I love Mediterranean hillsides in spring, for then they are full of flowers in a kind of
explosion before the summer heat. It is a full assault on the senses, with the air filled with the odours of herbs too. And then there are mountains – I have a real need to get to alpine places, up with the gods, where the screes are dotted with alpine flowers, the views are staggering and there is frenetic insect activity as life cycles must be completed in a narrow window between spring and autumn, before the snows come. What’s special about living and working in Italy as a nature photographer? On a daily basis, I acknowledge my good fortune, though, as Sam Goldwyn said, “The harder I work, the luckier I get.” I live in a place I love, being where the birdsong can be deafening. I am with the person with whom I want to share my life. That’s for starters. We have reconstructed an old farmhouse set in two acres of wild ‘garden’ where insecticides have never been used. It is my outdoor laboratory full of surprises and opportunities. I can experiment with calm, and hone techniques to use elsewhere. Close to home we have ancient woodlands, ponds, rivers, flower-filled pastures. Last but not least there are the people – we have lovely friends locally and, scattered throughout Italy, fellow photographers and nature apassionati who are true kindred spirits and great friends. How important is a tripod to your work? I have two Benbo tripods, both old and very solid and heavy. I have both in the car but when walking, often essential in my work, I take the baby Benbo. When using any telephoto lenses and natural light I use a tripod because, under critical scrutiny on screen at 100-200 per cent in Lightroom, I see the differences when I try to cut corners. I seldom use a tripod with my macro work, preferring to hold a camera
I have a real need to get to alpine places, where the screes are dotted with alpine flowers and the views are staggering
Paul Harcourt Davies Nature photographer
plus macro lens and the redoubtable Nikon R1C1 macro flash set-up, which has served me very well for a long time. I can steady this on the ground, on top of my camera bag (as a kind of giant beanbag), on a smaller beanbag, or by using a Novoflex minipod. Even the Benbo cannot get as low as I like for my wide-angle work with flowers. My macro shots mix flash and ambient light – the flash tends to freeze action and thus minimise shake, though one must use a high enough ISO and shutter speed to avoid ghosting.
What percentage of shots do you delete?
It depends on the subject. When I’m dealing with plants in the landscape then the hit rate is high. I look around, and choose the plant not just for its form but with a view to setting it against the background. I work very quickly so that if I am with people I do not impinge on them, or when with a group I accord my time to them.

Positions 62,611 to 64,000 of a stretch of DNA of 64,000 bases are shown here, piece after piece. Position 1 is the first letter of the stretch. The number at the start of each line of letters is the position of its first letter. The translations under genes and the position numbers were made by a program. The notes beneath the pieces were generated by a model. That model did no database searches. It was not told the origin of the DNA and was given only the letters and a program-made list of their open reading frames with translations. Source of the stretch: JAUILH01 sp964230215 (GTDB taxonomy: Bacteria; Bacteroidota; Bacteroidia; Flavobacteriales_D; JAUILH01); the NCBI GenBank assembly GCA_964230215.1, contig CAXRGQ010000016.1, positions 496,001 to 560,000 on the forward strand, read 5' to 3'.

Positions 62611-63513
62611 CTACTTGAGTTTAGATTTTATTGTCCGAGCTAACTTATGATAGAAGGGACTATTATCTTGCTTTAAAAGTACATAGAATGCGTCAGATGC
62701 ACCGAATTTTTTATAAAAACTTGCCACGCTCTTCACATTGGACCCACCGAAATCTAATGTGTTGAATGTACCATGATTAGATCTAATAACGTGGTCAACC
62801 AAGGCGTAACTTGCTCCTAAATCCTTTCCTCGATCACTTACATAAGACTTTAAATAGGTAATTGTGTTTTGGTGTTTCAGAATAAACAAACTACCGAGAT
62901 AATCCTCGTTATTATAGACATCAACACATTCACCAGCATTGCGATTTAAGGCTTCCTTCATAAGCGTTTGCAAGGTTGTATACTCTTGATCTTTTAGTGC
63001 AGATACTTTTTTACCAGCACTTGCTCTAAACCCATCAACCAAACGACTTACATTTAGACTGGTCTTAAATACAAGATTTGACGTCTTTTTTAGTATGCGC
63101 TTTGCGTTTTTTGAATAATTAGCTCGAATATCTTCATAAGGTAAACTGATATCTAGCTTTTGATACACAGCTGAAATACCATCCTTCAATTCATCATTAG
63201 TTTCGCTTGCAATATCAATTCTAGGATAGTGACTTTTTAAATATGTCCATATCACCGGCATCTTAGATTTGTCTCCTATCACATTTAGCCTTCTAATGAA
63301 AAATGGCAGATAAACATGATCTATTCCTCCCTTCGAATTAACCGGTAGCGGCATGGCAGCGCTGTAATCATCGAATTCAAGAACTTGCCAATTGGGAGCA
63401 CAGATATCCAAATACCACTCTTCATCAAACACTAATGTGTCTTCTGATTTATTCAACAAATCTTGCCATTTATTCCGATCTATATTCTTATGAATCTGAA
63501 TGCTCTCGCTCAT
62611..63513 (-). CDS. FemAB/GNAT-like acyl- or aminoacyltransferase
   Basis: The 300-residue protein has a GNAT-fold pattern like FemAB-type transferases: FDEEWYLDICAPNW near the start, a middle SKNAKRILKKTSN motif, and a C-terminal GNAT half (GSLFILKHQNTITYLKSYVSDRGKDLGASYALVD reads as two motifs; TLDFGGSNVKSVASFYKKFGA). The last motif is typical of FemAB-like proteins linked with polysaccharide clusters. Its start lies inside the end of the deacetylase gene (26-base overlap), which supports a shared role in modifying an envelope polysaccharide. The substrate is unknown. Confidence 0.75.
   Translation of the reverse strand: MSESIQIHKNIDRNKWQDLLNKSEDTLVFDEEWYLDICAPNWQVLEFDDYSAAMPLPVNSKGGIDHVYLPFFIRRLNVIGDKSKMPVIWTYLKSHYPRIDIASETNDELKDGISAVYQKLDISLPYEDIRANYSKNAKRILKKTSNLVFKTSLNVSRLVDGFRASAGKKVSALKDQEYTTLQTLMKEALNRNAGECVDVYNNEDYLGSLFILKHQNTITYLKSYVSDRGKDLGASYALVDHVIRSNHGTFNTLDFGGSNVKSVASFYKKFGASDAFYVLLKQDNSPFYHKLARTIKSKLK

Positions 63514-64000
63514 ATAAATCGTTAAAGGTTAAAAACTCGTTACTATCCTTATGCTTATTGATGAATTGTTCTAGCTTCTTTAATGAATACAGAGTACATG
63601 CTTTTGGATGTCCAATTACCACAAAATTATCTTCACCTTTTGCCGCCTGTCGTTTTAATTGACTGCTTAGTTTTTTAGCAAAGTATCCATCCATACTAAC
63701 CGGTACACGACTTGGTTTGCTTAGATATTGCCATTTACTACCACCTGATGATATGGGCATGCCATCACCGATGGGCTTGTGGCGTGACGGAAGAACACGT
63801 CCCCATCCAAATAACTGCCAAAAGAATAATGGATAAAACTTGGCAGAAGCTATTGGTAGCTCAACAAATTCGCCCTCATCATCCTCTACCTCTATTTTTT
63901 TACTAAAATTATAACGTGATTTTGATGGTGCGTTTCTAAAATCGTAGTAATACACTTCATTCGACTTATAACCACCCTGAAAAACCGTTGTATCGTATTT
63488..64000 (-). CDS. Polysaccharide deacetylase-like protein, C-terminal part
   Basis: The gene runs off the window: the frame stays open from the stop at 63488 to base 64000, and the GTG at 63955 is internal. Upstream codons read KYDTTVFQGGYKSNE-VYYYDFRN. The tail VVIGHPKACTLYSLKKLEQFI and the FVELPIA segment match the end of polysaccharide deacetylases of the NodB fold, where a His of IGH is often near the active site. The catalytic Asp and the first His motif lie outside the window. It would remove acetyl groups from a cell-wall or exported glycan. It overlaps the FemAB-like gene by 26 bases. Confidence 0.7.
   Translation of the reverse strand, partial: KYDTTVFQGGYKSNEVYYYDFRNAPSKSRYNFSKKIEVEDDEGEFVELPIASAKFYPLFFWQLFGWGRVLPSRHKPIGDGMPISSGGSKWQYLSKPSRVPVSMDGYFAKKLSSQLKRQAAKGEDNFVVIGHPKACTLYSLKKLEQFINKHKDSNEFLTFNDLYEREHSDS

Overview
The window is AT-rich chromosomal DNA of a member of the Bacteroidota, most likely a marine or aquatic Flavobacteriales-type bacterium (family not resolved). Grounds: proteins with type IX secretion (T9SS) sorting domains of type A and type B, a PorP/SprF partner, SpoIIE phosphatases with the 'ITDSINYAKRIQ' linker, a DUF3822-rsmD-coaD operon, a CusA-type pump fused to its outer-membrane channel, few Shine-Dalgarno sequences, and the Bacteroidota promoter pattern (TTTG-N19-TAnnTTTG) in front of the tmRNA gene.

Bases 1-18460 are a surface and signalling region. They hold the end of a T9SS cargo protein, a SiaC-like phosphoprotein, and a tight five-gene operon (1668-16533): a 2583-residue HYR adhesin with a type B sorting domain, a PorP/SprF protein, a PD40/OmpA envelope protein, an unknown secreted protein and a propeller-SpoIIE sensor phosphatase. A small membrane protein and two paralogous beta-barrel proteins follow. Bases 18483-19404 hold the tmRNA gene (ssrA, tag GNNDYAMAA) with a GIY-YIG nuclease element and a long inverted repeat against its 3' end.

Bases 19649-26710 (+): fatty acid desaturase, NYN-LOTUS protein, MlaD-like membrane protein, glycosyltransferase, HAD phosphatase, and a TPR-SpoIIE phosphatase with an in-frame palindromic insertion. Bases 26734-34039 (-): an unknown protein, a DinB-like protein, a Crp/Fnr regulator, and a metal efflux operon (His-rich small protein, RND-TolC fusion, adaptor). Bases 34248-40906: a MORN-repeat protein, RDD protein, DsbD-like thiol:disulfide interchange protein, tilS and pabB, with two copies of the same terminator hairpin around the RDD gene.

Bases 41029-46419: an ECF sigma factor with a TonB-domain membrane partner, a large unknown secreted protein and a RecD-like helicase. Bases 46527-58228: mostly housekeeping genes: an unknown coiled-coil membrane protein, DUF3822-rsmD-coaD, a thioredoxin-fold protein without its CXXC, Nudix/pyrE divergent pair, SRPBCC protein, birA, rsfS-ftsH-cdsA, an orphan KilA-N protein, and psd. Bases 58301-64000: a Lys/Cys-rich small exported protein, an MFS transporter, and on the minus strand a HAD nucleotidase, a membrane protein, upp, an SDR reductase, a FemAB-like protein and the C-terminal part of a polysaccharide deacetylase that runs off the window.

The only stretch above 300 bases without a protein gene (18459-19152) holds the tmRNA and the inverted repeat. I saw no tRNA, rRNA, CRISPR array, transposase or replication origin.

With experimental work, such as insects in flight, there is an element of luck and you get half wings and so on. I am pleased then with the occasional good shot and discard most of them. One remnant from my film days is that I make several identical exposures when there is no need, but I spent so long making copies in-camera that it is hard to escape that programming.
How do you stay on top of workflow?
Like most nature photographers I want to be out taking photographs and find I have to spend too much time in front of the computer. In theory everything is downloaded at home into Lightroom, stored on one hard drive and backed up on another. All images are batch-named with location details and so on, and basic name detail assigned. Keywording is minimal but effective. I do not go overboard on this as many seem to do. I just need to find images. One agency I use wants keywords and another does not. Lightroom is my saviour, and I hardly use Photoshop at all now, unless I am producing exhibition prints.
What are the most important features of the cameras that you use?
For me definition and resolution – everything to do with detail rendition –
Prayin g mantis Nikon D300, Sigma 15mm f/2.8 EX DG fisheye, 1/125 sec, f/18, ISO200
Large horsefly (To p) Nikon D300, Sigma 150mm f/2.8 macro, 1/60 sec, f/18, ISO400
Puss moth larva (Abo ve)
Nikon D100, Sigma AP O Macro 180mm EX DG OS HSM, 2x teleconverter, 1/180 sec, f/22, ISO200
Common swallowtail Nikon D300, Sigma 150mm f/2.8 macro 1/125 sec, f/20, ISO200
Crab spid er (top) Nikon D300, Nikon 28mm f/2.8, 1/160 sec, f/22, ISO400
sprin g crocus (left)
Nikon D300, Sigma 15mm f/2.8 fisheye, 1/250 sec, f/20, ISO200
Crown anemon e (abo ve)
Nikon D300, Sigma 15mm f/2.8 fisheye, 1/125 sec, f/16, ISO200